Pulse Arrival Time and Pulse Interval as Accurate Markers to Detect Mechanical Alternans.
ABSTRACT: Mechanical alternans (MA) is a powerful predictor of adverse prognosis in patients with heart failure and cardiomyopathy, but its use remains limited due to the need of invasive continuous arterial pressure recordings. This study aims to assess novel cardiovascular correlates of MA in the intact human heart to facilitate affordable and non-invasive detection of MA and advance our understanding of the underlying pathophysiology. Arterial pressure, respiration, and ECG were recorded in 12 subjects with healthy ventricles during voluntarily controlled breathing at different respiratory rate, before and after administration of beta-blockers. MA was induced by ventricular pacing. A total of 67 recordings lasting approximately 90 s each were analyzed. Mechanical alternans (MA) was measured in the systolic blood pressure. We studied cardiovascular correlates of MA, including maximum pressure rise during systole (dPdtmax), pulse arrival time (PAT), pulse wave interval (PI), RR interval (RRI), ECG QRS complexes and T-waves. MA was detected in 30% of the analyzed recordings. Beta-blockade significantly reduced MA prevalence (from 50 to 11%, p < 0.05). Binary classification showed that MA was detected by alternans in dPdtmax (100% sens, 96% spec), PAT (100% sens, 81% spec) and PI (80% sens, 81% spec). Alternans in PAT and in PI also showed high degree of temporal synchronization with MA (80 ± 33 and 73 ± 40%, respectively). These data suggest that cardiac contractility is a primary factor in the establishment of MA. Our findings show that MA was highly correlated with invasive measurements of PAT and PI. Since PAT and PI can be estimated using non-invasive technologies, these markers could potentially enable affordable MA detection for risk-prediction.
Project description:The clinical outcome of hepatocellular carcinoma (HCC) treatment remains unsatisfactory, contributing to the high mortality of HCC worldwide. Circulating miRNAs have the potential to be a predictor of therapy response. Microarray profiling was performed in serum samples of 20 HCC patients before treatment. Circulating miRNAs associated with treatment response were validated in 86 serum HCC samples using the qRT-PCR system. Patients were treated either with curative treatments (resection or radiofrequency) or trans-arterial chemoembolization (TACE), and grouped according to therapy response in complete responders (CR) and partial responders or progressive disease (PRPD), following mRECIST criteria. Four miRNA candidates from the discovery phase (miR-4443, miR-4454, miR-4492, and miR-4530) were validated. Before therapy, miR-4454 and miR-4530 were up-regulated in CR to curative treatments (2.83 fold, p = 0.02 and 2.33 fold, p = 0.008, respectively) and were able to differentiate CR from PRPD (area under the curve (AUC) = 0.74, sens/spec 79/63% and AUC = 0.77, sens/spec 72/73%). On the contrary, miR-4443 was 1.95 times down-regulated in CR (p = 0.05) with an AUC of 0.72 (sens = 70%, spec = 60%) in distinguishing CR vs. PRPD). The combination of the three miRNAs was able to predict the response to curative treatment with an AUC of 0.84 (sens = 72%, spec = 75%). The higher levels of miR-4454 and miR-4530 in were associated to longer overall survival (HR = 2.79, p = 0.029 and HR = 2.97, p = 0.011, respectively). Before TACE, miR-4492 was significantly up-regulated in CR patients (FC = 2.67, p = 0.01) and able to differentiate CR from PRPD (AUC = 0.84, sens/spec 84.6/71%). We demonstrated that different miRNAs predictors can be used as potential prognostic circulating biomarkers according to the selected treatment for HCC.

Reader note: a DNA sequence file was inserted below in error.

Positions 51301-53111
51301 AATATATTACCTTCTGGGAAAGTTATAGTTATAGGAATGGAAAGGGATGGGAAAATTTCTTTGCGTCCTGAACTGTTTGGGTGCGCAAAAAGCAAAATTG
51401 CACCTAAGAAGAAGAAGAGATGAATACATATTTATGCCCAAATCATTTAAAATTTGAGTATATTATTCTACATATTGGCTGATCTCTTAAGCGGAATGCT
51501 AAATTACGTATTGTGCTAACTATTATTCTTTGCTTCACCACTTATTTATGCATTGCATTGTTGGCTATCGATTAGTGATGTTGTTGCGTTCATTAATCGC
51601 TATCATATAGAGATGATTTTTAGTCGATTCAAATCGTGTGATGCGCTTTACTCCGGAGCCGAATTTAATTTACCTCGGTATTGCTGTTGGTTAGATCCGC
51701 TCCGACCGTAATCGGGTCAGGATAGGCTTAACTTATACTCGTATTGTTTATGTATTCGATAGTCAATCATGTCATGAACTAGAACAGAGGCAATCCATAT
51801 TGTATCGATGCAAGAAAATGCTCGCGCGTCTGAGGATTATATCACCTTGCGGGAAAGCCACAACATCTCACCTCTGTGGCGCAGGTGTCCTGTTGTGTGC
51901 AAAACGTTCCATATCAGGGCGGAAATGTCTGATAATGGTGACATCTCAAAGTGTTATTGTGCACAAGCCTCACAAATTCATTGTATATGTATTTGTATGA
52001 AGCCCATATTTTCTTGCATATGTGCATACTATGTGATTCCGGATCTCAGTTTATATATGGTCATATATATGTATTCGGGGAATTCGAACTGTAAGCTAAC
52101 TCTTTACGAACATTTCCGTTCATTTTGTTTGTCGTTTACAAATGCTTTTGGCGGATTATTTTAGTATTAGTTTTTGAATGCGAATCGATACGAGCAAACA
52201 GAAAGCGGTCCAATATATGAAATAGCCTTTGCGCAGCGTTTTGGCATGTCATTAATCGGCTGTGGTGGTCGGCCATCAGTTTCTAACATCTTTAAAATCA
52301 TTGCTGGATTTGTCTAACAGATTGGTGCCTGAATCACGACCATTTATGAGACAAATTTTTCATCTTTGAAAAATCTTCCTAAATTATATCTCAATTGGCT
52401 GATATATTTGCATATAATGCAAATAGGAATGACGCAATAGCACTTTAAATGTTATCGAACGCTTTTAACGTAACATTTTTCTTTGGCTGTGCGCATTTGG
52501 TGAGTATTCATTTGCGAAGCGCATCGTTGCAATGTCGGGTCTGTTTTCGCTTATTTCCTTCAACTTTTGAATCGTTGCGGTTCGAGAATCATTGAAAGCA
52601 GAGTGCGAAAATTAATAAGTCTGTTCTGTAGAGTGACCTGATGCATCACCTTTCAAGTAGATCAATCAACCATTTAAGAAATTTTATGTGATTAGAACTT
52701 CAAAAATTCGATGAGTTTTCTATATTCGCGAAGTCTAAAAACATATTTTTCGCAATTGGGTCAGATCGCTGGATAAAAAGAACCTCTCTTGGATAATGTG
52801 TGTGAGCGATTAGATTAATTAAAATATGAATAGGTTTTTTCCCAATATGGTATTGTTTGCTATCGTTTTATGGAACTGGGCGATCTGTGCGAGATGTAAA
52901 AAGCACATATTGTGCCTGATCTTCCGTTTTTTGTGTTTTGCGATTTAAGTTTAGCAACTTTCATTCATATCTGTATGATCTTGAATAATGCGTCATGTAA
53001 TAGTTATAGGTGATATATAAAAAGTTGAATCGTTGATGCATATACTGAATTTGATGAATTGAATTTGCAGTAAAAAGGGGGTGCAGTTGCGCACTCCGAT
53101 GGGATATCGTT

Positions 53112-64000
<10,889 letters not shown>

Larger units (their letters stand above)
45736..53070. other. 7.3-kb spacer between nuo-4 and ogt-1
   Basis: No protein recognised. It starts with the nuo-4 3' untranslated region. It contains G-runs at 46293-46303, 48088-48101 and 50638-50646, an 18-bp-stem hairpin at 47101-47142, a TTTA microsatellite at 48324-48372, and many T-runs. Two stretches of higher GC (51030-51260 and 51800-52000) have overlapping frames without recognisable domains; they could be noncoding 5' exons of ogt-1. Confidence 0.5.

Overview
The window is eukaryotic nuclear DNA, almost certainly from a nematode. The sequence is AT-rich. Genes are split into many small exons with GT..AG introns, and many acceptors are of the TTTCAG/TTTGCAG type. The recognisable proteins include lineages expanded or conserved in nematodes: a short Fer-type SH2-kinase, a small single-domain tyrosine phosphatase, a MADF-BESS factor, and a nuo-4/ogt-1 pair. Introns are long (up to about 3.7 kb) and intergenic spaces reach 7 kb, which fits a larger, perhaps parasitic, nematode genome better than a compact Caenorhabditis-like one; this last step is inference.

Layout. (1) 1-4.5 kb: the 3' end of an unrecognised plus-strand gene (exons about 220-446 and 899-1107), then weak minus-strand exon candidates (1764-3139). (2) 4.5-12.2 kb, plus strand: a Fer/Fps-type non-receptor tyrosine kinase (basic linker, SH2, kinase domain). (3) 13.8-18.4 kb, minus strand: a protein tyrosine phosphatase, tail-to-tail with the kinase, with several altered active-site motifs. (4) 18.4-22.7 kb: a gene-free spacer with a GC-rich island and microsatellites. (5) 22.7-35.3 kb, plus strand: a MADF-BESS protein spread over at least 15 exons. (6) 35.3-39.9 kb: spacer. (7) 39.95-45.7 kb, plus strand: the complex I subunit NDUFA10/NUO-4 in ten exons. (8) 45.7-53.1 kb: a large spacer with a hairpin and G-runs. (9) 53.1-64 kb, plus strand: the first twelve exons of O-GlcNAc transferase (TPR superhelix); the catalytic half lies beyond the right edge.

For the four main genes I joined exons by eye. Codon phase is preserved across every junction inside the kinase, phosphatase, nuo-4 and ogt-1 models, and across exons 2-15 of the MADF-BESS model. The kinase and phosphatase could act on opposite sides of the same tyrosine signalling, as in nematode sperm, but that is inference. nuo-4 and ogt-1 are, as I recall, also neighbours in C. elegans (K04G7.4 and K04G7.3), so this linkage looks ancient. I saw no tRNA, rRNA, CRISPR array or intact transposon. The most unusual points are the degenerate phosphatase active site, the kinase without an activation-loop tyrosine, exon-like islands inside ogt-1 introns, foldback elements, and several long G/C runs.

Project description:As non-invasive continuous blood pressure monitoring (NCBPM) has gained wide attraction in the recent decades, many pulse arrival time (PAT) or pulse transit time (PTT) based blood pressure (BP) estimation studies have been conducted. However, most of the studies have used small homogeneous subject pools to generate models of BP based on particular interventions for induced hemodynamic change. In this study, a large open biosignal database from a diverse group of 2309 surgical patients was analyzed to assess the efficacy of PAT, PTT, and confounding factors on the estimation of BP. After pre-processing the dataset, a total of 6,777,308 data pairs of BP and temporal features between electrocardiogram (ECG) and photoplethysmogram (PPG) were extracted and analyzed. Correlation analysis revealed that PAT or PTT extracted from the intersecting-tangent (IT) point of PPG showed the highest mean correlation to BP. The mean correlation between PAT and systolic blood pressure (SBP) was -0.37 and the mean correlation between PAT and diastolic blood pressure (DBP) was -0.30, outperforming the correlation between BP and PTT at -0.12 for SBP and -0.11 for DBP. A linear model of BP with a simple calibration method using PAT as a predictor was developed which satisfied international standards for automatic oscillometric BP monitors in the case of DBP, however, SBP could not be predicted to a satisfactory level due to higher errors. Furthermore, multivariate regression analyses showed that many confounding factors considered in previous studies had inconsistent effects on the degree of correlation between PAT and BP.